With Christmas approaching, I know we’re likely to get an influx of new toys in our house. I’ve been on a lengthy decluttering journey, but it’s no easy task, and it never seems to end. Now, I’m no Marie Kondo. Not a single person who walks into my home and observes the state of my house would ever confuse me for someone who has perfected the art of simplifying. But I do try. Part of this effort includes teaching my son about the importance of donating.
The first time I tried to clean out my three-year-old son’s overwhelm of toys, I did so when he wasn’t home, picking out a couple of toys he hadn’t played with in months. I was positive he wouldn’t notice them missing. I hid the toys in my closet for a month, then moved them to the bottom of a donation box. The day I packed the boxes up to bring them out, my son pointedly asked multiple times for one of the toys I was preparing to donate.
Not my best parenting move.
I tried to explain the toy’s fate, but it led to a meltdown, and while I normally refuse to give in to tantrums, I felt awful about trying to sneak a toy away from him. It was not my best parenting move. We rescued the toy, and I vowed I wouldn’t donate in secret anymore.
But how do you make a toddler understand the importance of donating? I tried to explain that there are some boys and girls who don’t have any toys, but he has so many, and wouldn’t it be nice to share and donate some of the ones he doesn’t play with anymore! He responded positively but with the insistence that those other boys and girls “donate” his toys right back to him when they were done playing.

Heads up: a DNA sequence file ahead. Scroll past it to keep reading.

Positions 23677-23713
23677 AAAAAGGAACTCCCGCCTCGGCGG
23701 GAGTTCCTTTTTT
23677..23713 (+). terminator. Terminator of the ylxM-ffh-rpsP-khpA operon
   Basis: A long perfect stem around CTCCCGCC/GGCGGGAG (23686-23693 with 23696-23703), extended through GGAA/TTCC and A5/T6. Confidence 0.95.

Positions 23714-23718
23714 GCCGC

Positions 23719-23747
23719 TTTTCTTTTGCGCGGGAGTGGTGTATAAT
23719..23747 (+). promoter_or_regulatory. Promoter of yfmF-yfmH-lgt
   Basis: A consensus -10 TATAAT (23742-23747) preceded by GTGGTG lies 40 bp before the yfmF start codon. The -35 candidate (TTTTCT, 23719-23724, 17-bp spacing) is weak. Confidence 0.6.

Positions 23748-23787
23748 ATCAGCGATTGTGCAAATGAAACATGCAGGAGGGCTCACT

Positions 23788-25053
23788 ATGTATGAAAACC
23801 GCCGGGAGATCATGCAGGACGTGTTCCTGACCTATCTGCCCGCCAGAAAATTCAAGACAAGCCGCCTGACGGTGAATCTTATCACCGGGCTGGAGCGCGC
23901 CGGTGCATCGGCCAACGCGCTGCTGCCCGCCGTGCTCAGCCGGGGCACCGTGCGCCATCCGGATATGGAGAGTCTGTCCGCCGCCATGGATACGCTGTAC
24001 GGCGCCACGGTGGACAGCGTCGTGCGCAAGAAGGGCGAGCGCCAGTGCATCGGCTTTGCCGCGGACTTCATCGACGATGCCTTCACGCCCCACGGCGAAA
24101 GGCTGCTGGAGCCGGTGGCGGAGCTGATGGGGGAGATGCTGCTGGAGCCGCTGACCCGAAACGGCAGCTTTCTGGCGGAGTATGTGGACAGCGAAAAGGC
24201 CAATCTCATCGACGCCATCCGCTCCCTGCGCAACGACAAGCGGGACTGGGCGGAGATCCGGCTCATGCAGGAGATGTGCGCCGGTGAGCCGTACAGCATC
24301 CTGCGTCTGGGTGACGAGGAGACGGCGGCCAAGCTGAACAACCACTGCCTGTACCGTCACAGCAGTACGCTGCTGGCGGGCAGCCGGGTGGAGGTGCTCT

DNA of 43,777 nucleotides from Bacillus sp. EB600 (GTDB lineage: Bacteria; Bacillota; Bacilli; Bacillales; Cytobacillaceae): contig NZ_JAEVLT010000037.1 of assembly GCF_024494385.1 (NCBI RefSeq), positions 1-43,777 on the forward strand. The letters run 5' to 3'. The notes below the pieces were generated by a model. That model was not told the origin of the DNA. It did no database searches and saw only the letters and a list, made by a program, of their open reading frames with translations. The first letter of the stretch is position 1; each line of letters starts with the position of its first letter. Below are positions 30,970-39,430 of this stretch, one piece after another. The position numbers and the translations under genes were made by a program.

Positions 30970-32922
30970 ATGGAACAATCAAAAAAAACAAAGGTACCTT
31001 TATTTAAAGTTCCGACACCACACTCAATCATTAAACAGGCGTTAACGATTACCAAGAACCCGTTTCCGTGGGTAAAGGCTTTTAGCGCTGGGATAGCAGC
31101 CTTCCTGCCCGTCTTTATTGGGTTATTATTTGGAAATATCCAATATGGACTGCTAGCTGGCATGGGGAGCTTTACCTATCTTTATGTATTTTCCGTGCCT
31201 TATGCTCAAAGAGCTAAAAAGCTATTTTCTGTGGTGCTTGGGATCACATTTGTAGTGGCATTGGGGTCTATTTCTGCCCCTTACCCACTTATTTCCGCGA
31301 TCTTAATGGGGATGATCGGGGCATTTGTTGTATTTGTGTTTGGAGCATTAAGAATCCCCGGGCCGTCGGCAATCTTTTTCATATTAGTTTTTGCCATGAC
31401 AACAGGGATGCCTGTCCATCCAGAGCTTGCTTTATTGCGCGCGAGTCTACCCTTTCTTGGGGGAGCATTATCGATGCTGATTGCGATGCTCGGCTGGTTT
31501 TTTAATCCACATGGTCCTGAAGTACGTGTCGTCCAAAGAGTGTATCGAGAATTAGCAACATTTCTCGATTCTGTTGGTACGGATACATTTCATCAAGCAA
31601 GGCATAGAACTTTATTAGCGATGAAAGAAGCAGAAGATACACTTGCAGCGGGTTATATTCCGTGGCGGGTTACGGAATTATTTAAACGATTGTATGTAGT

We’ve since been through several rounds of donations and have continued to patiently answer his questions and gently correct his understanding of where his toys are going or why we choose to do this. Here’s how I handle decluttering and donations with a toddler:
1. Tackle The Throwaways
With my son’s help, I try to regularly go through the toy boxes and take out the broken toys, the broken-off pieces of toys that are still playable, or what I consider “junk” toys: kids’ meal trinkets, cheap Mardi Gras catches, etc. He usually likes to help me find the broken pieces, but if he puts up a fight, I remind him that we don’t keep broken toys that can’t be fixed, and he understands. This decluttering act keeps the toy boxes cleaner and my stress levels lower.
2. Play the Long Game
I’ve found that asking my son to pick just one toy to donate at a time is way easier than asking him to give up a couple. Picking one toy to donate on a Monday and one toy to donate on a Friday feels less intrusive than asking him to donate two toys on that Monday. Even though I think of myself as an efficient person who gets stuff done at once, I consider this playing the long game that ultimately reaches my goal.
3. One Last Time
The most successful method I use to encourage donating toys is telling my son we’re going to play with the toy that he picked one last time and then tell it goodbye. I think it gives him a sense of closure. Instead of moving the toy directly from his room to a donation box and feeling like it’s suddenly gone forever, he gets the rest of the day to play with it as much as he wants– even if he hasn’t touched it in months– and then he decides when he’s done and is ready to let it go. I talk cheerfully about how much fun that was and how exciting it will be for someone else to have fun with it, and then he puts the toy in the box himself. We wave goodbye, and then I pack it up (and make sure he doesn’t see it again before I have the chance to move it out). We haven’t had any tears over a toy that we said goodbye to this way.
Ultimately, I don’t want him to associate donating toys with loss and sorrow, but with responsibility– a habit where he understands it is a joy and not a burden to care for others and share our blessings. We’ve set boundaries about what special toys will never be donated, but he does understand now that I will regularly ask him to pick something he no longer plays with so that it can find a new home. I make sure that he sees me donating my own things, and he helps me sort through the baby’s clothes to donate, so he knows it’s a family affair. I hope these tips are helpful if you’re looking to get your kids involved in donating and decluttering!